Depending on where you live and how old your house is, the smell of rotten eggs might be coming from your drywall. This is often the case in hurricane-prone areas of the US, especially in homes built between 2001 and 2009.

Drywall from that time was imported from China, and it contains high levels of sulfur that might be off-gassing in your home. Check the copper coils in your fridge or air conditioning to be sure your house is “suffering” from lousy drywall. If there’s a presence of black ash, your units might be experiencing corrosion due to off-gassing.

This is not desirable for you because the only way to fix this issue is to replace drywall, which can cost you a lot of money, energy, and time.

You might be tempted to save money and rip the drywall yourself, but it should always be performed by a professional. In some cases, you can offset some of the costs, so make sure to check your homeowner’s policy.

Inspect Your Water Heater

Is the smell appearing only when you run hot water in the house? Then the problem might be hidden in your water heater. This might be an uncommon issue, but there are cases of the anode rod in the water heater going bad and releasing a sulfur smell into the hot water.

Usually, if this is the case, the smell starts very mild but grows over time. If the odor is only present when running hot water, you probably have issues with the anode, but it’s nothing a licensed plumber can’t fix. All you need is a replacement anode made with an aluminum/zinc combination, and the problem will disappear.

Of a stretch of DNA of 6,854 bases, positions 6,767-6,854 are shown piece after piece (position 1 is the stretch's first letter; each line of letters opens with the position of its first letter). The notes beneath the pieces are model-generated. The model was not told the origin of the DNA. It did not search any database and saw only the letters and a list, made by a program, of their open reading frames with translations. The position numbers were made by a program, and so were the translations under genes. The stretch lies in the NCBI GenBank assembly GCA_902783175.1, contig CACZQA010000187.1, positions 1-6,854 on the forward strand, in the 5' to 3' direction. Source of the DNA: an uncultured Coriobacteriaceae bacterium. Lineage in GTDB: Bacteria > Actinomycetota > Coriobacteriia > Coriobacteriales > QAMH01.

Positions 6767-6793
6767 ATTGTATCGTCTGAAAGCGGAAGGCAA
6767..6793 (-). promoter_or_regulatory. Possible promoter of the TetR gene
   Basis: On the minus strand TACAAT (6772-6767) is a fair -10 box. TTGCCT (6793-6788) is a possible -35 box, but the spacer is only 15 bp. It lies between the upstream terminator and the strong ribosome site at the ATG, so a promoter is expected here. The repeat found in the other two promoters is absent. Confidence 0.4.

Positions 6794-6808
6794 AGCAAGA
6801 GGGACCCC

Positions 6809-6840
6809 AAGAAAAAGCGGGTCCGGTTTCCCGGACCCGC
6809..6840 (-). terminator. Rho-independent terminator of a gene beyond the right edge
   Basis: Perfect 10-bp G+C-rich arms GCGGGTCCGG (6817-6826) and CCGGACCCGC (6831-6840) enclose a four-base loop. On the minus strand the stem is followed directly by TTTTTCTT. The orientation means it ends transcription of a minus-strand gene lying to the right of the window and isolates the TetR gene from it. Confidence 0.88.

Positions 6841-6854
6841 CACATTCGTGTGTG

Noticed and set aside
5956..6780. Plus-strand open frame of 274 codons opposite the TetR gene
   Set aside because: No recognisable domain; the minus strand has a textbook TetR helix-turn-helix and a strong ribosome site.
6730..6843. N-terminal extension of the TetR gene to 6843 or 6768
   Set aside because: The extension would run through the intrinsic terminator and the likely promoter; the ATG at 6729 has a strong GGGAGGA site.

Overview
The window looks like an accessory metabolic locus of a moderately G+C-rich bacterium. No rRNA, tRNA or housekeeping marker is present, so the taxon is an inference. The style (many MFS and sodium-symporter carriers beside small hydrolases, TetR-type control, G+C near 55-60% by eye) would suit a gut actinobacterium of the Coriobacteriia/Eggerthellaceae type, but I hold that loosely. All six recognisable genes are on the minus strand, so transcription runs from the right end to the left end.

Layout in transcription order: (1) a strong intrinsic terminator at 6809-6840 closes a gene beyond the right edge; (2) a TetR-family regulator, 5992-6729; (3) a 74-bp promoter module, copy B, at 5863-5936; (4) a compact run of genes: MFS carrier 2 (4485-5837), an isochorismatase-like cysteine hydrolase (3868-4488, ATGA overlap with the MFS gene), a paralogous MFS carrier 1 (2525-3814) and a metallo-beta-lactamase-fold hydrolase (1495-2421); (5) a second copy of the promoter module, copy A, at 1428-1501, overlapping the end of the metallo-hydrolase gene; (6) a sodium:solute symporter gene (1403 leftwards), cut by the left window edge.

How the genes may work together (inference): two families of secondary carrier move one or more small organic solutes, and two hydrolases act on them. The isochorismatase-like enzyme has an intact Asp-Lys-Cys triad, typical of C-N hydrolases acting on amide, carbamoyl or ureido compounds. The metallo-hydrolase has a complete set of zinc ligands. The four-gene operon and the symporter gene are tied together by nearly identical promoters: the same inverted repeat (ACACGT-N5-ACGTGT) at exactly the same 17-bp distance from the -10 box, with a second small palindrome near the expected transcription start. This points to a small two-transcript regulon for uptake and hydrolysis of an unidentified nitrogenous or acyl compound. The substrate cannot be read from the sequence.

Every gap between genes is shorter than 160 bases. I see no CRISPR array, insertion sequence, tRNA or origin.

Call a Sewer Line Specialist

No success so far? You might be forced to call a professional to check your sewer lines. In some cases, a broken drainpipe can cause sewer gases to escape and penetrate your home.

If you have a broken line, the smell should be more pungent outside the house than inside when the hole in the pipe is located in the pluming section buried in the yard.

You may also have an issue with your septic system if your property is not serviced by a public sewer.

Literally, Check For Rotten Eggs

If all else fails, it’s not a bad idea to look for a more obvious solution—rotten eggs or any other spoiled food in your fridge or pantry. If you manage to fin the long-forgotten food causing you issues, the fix is easy: remove the rotten food, take out the trash and treat the affected area. You can just use a multi-purpose cleaner to wipe the surface, kill the germs and remove the smell.

The sulfur smell might be a tiny problem that’s easy to fix, but it can also be hazardous, so never take it lightly. If you happen to battle sulfur smells, follow these tips above, and you’ll find the culprit in no time.

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Amelia Atkins The above article on how to check if you have a gas leak was written by Amelia Atkins. Amelia is an author at Smooth Decorator and a fresh architecture student.

The love for architecture and design runs in her family. She knew what she wanted to do from a very young age. You can often find her with a notepad in hand, just looking at the clouds, dreaming about the next skyscraper.